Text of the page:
Iraq’s strategy of diversifying its trade relations is aimed at repelling Iran’s influence in the country, by reaching out to the wider region for investment opportunities, experts and officials said on Monday.
Saudi Arabia and the UAE separately announced this week that they will invest $3 billion in Iraq following Prime Minister Mustafa Al Kadhimi’s visit to the Gulf. The joint funds raise Gulf financial commitments in the country of 40 million people to levels not seen in decades.
"By reaching out to UAE and other gulf states, Iraq is trying to regain alternative investments and lifelines so it's not stuck to one primarily trading partner," Renad Mansour, director of the Iraq initiative at London's Chatham House, told The National.
“Iraq at the moment is primarily linked to investments and economic relations with Iran and to a lesser extent Turkey, which puts it in a position where it is behest of Iran and its interest,” Mr Mansour said.
The country is not only diversifying away from oil as a resource but is also looking at different economic partners rather “than being stuck to one which is Iran”, he said.
Due to years of conflict and rampant corruption, Baghdad needs the support of Gulf states to revive its economy. Oil production was cut in the first half of 2020 as oil demand crashed when the world ground to a near-halt due to Covid-19 lockdowns.
Iraq’s economy shrank by almost 11 per cent in 2020 due to the pandemic.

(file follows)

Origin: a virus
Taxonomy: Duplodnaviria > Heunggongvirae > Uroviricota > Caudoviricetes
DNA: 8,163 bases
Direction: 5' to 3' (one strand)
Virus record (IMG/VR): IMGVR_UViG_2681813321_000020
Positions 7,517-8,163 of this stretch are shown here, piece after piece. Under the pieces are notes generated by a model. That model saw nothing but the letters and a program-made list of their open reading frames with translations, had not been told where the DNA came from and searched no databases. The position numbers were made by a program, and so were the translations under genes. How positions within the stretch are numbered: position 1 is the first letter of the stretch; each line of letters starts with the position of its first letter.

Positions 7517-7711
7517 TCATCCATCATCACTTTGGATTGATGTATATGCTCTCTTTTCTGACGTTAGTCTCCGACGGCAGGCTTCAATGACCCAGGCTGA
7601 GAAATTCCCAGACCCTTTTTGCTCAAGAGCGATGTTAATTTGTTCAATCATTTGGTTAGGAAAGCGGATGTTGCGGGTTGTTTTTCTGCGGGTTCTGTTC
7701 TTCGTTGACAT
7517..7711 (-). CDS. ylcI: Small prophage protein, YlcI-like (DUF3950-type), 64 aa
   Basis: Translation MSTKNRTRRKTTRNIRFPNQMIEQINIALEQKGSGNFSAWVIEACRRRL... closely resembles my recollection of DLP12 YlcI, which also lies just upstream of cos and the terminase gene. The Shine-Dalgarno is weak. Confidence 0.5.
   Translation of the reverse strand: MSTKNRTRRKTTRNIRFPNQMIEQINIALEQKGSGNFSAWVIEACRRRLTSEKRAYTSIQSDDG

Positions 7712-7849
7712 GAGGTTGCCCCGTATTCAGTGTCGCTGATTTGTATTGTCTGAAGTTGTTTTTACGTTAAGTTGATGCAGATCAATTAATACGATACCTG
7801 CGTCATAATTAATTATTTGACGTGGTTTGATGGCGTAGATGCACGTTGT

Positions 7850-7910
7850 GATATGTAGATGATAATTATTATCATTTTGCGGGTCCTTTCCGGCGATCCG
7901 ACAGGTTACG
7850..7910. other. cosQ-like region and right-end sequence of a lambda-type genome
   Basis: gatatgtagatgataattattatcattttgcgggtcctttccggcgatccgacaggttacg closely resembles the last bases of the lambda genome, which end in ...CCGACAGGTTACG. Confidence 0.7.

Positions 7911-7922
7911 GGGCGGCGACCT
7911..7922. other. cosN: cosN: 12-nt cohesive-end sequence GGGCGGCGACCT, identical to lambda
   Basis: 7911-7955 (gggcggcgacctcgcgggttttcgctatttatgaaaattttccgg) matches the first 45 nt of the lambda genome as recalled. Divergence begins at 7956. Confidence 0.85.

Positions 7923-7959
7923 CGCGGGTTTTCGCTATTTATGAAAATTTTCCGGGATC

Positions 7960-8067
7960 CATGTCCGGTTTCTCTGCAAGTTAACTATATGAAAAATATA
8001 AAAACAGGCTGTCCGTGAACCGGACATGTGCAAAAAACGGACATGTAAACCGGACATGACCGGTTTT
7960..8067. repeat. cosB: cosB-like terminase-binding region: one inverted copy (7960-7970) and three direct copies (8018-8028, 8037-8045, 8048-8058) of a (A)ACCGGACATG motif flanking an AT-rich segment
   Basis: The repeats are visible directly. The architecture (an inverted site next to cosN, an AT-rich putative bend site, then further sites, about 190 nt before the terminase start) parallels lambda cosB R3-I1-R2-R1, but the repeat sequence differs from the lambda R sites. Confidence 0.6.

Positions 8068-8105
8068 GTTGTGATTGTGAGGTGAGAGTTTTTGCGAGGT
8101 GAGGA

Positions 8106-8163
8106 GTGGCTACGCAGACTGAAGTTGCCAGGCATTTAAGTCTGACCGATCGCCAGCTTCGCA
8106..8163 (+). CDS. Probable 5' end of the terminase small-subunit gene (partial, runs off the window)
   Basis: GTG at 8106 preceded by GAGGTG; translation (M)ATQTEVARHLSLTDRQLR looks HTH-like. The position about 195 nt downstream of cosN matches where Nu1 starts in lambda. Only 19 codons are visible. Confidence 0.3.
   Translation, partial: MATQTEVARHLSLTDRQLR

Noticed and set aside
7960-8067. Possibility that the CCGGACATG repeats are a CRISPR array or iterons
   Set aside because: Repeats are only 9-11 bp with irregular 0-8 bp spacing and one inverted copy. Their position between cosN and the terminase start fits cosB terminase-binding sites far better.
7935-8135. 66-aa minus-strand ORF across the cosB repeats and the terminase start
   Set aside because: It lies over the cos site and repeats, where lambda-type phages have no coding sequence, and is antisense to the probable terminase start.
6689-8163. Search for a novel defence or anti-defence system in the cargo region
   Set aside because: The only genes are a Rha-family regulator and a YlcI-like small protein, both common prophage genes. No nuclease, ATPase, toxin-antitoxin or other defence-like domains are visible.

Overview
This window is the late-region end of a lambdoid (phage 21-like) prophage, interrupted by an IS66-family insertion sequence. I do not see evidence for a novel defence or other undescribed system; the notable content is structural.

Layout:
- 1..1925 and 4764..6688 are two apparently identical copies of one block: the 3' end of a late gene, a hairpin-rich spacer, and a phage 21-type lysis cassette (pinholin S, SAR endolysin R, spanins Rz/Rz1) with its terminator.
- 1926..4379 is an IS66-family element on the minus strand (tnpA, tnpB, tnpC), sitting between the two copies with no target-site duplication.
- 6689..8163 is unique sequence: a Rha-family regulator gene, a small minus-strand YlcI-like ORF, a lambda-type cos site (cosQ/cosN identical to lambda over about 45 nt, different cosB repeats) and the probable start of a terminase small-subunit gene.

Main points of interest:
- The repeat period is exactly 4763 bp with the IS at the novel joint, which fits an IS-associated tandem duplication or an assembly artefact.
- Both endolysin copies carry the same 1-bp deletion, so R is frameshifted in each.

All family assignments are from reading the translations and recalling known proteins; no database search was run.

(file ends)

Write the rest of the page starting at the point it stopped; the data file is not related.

So far the government is trying to be less dependent on oil and the country currently exports dates and bitumen – for road surfacing – to the UAE.
The UAE’s initiative aims to strengthen economic and investment relations, create new opportunities for cooperation and partnership, and advance economic, social, and developmental growth in support of Iraq, a statement by state news agency, WAM, said.
Saudi Arabia said the joint fund will be for the "benefit of the Saudi and Iraqi economies, with the participation of the private sector from both sides.”
It was welcomed by politicians and parliamentarians who claim the diversification will assist in stabilising the country.
“The visit to Riyadh and Abu Dhabi can be seen as part of a strategic tour that may result in a rearrangement of the region's priorities and to help secure Iraq’s role in the Arab world,” Raad Al Dahlaki, an Iraqi member of parliament said.
“It is a basis for restoring Iraq’s role in the region and to confront challenges and plots facing the Arab cause,” Mr Al Dahlaki said.
Iraq’s populist cleric, Muqtada Al Sadr, said Baghdad's move towards diversifying its trade relations is a "step in the right direction."
"We have a rich history with the two countries, and let us have a prosperous future with them," Mr Al Sadr said.
The cleric commands a large following among the urban poor of Baghdad and southern cities and was once the leader of a powerful militia who fought against American forces stationed in Iraq.
Baghdad lies on the fault line between the Shiite Muslim power Iran and the Sunni-ruled countries that are Tehran's regional rivals, among them Saudi Arabia.
"Let Iraq be the hub of peace in the entire region," he said.
What happens next?
Over the years, corruption and economic mismanagement have worsened conditions even further for the country to function adequately.
During times of economic crises, Iraq looks for foreign investment but as soon as oil prices rise, it often allows politics to carry on as usual, Mr Mansour said.
The opportunities presented by Abu Dhabi and Riyadh present an important lifeline to the Iraqi economy as it’s “economic system is rotten.”
“The political economy of corruption will most likely mean that any of these types of investment deals will not meet the ends for which they seek,” Mr Mansour said.
It will not resolve Iraq's “fundamental economic problem,” he said.
Cash flow is not the issue but instead is more of a structural problem, particularly the question of how funds are split between political parties, he said.